Tab Travel: Winter Break in Europe

ANNA SHEINMAN looks forward to the Christmas holidays with three ideas for winter city breaks on the cheap. Read here for her suggestions.

Brick Lade Cambden Cheapskates City Break Eurolines Eurostar Gare du Nord Hamstead Heath Madam Tussauds Oyster card paris Richmond Shaftesbury Avenue Shoreditch St Pancras Tate Modern Thierry Henry Tiger Tiger Tower of London

With only three weeks left until the holidays, yes, I said three, it’s about time we started planning our holidays. In the first of a three part feature, these are my top three City Breaks.


Yes, Paris at Christmas is a cliché, but the French capital is a favourite all year round with good reason: it’s super close, there’s something for everyone, and despite the freezing cold those Parisians remain so damn sexy.

How to get there: Eurostar is by far the most comfortable option, if you book soon there are still £60 youth returns and you will glide out of the gleaming St Pancras and into central Gare du Nord in just over 2 hours. Eurolines coaches take 8 to 10 hours, and if you can get one overnight, at £38, the saving may well be worth it. I have always found the coaches comfortable and clean and have slept well, but then again I’m 5 foot 3. Don’t take the plane: it will cost you more time, money and aggro with French taxi drivers getting to and from the airport than you could ever save with a 99p fair.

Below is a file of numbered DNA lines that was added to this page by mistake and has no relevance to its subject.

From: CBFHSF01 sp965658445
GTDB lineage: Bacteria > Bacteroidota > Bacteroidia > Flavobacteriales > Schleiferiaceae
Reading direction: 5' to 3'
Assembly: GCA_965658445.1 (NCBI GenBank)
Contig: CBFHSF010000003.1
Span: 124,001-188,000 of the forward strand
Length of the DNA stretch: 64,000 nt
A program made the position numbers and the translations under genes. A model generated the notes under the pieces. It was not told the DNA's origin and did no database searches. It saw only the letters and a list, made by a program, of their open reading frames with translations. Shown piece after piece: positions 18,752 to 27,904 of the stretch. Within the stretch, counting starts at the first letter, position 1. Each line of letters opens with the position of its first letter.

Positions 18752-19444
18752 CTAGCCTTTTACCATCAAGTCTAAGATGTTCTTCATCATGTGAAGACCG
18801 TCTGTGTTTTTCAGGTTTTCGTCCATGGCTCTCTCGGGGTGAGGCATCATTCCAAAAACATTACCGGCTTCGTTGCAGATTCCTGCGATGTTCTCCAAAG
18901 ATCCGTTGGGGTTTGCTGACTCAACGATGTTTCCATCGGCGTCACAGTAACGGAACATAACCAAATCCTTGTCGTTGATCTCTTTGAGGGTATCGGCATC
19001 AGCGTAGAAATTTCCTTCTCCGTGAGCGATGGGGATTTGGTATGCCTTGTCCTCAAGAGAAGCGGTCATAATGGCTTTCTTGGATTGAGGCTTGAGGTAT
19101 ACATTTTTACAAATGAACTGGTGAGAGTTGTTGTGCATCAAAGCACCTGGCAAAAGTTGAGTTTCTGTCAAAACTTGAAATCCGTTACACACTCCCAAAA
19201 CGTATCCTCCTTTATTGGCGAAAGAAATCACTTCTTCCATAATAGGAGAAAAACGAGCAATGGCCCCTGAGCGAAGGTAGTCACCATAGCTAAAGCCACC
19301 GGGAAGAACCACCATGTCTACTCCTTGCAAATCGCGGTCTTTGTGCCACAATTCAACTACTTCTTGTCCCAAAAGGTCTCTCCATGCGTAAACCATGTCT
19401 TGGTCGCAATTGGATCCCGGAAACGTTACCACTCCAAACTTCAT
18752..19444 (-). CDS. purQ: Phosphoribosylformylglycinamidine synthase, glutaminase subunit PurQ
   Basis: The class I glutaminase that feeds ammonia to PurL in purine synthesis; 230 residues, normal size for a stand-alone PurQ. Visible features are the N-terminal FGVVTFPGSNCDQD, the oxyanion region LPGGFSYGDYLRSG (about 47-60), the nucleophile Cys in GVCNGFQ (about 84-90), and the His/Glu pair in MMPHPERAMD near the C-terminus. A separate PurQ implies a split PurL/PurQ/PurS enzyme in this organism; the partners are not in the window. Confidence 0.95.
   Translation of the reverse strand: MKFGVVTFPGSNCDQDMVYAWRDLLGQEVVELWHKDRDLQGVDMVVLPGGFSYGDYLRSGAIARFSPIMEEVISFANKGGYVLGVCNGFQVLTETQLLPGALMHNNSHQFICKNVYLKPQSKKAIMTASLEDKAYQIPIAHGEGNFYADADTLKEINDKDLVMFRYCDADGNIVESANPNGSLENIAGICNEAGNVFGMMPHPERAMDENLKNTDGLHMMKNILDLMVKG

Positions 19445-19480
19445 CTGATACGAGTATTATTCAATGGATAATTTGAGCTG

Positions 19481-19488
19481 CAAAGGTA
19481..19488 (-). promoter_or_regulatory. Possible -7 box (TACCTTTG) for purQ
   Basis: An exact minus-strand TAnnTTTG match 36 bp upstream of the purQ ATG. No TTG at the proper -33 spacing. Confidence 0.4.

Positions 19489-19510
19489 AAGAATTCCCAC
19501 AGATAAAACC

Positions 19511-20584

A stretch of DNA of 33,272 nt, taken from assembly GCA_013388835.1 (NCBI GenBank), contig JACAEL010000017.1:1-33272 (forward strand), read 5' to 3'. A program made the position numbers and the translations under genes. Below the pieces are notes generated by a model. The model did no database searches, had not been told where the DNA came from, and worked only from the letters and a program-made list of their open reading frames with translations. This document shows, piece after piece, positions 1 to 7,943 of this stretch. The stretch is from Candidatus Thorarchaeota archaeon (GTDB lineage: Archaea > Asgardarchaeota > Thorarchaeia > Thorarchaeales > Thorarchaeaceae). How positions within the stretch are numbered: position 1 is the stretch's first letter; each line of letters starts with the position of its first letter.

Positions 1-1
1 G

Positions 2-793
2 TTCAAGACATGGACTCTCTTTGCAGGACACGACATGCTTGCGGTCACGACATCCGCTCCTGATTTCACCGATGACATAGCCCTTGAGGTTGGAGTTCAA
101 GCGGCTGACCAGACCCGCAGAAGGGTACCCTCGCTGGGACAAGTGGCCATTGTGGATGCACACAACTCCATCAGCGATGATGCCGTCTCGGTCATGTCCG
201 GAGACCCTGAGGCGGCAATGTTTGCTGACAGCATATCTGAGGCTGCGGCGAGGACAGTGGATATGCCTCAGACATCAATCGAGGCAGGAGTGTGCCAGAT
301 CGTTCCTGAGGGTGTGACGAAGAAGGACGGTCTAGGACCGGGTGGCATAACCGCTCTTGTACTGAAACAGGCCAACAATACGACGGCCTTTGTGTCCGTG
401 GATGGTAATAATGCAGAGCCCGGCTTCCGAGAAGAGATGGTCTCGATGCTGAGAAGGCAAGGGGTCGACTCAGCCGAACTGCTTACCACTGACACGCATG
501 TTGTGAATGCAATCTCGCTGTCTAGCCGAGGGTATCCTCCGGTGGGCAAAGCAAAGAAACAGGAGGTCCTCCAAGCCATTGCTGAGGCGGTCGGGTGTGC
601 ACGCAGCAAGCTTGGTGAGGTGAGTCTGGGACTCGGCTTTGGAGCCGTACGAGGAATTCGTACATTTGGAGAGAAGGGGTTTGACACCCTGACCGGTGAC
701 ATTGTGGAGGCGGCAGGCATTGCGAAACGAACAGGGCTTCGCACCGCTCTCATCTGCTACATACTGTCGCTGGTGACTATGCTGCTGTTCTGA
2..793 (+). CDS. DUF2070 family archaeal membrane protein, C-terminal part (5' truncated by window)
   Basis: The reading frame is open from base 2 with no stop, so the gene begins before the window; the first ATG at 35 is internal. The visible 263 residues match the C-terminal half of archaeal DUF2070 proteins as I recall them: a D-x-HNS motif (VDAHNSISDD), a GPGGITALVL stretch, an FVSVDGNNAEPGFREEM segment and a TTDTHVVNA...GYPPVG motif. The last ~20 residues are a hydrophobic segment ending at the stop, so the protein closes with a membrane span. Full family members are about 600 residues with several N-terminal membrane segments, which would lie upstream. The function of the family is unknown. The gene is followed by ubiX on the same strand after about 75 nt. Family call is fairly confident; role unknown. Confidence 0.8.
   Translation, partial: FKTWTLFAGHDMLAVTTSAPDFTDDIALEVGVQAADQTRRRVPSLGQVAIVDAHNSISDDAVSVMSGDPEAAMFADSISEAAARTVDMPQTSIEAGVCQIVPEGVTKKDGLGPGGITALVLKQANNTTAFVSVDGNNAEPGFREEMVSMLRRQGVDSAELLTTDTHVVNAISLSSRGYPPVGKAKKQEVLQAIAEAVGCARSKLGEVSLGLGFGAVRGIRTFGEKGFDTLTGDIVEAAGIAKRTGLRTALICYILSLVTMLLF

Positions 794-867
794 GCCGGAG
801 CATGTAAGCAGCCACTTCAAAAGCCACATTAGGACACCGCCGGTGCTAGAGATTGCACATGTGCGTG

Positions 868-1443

Where to stay: French hostels are famously awful, and given Parisian prices of around €30 a night, ideally you’ll have a friend to stay with. Otherwise log onto, and and find an apartment to rent for a few days. Beware scams, but if you pull it off, you’ll be extremely grateful after a long day sightseeing to have some space to prepare meals, using fresh produce from your local market with a bottle of Petit Recoltes house wine from Nicholas on the side.

What you could do once there: Eiffel Tower (ugly), Mona Lisa (uglier) and sipping hot chocolates in Parisian corner cafés (UHT milk abounds and anything but black coffee in cafés is extortionate, even more so at the corner brasserie opposite any Metro station).

What you should do: Buy a Pariscope for 40 centimes from a newsagents for weekly listings of everything going on in and around the city. Visit Monet’s intoxicating Nymhiades at L’Orangerie. Go and see a French film for under €4 at Gaumont Gobelins. Huddle in the reading rooms upstairs at bookshop of dreams Shakespeare and Co. Eat organic home cooking at the well hidden La Bonne Heure in the 13th. Trawl the Marche aux Puces de Montreuil for dirt cheap vintage clothing. Go gay clubbing at Queen. Wander your local food market, sipping vin chaud, and practice your GCSE French on the stall owners.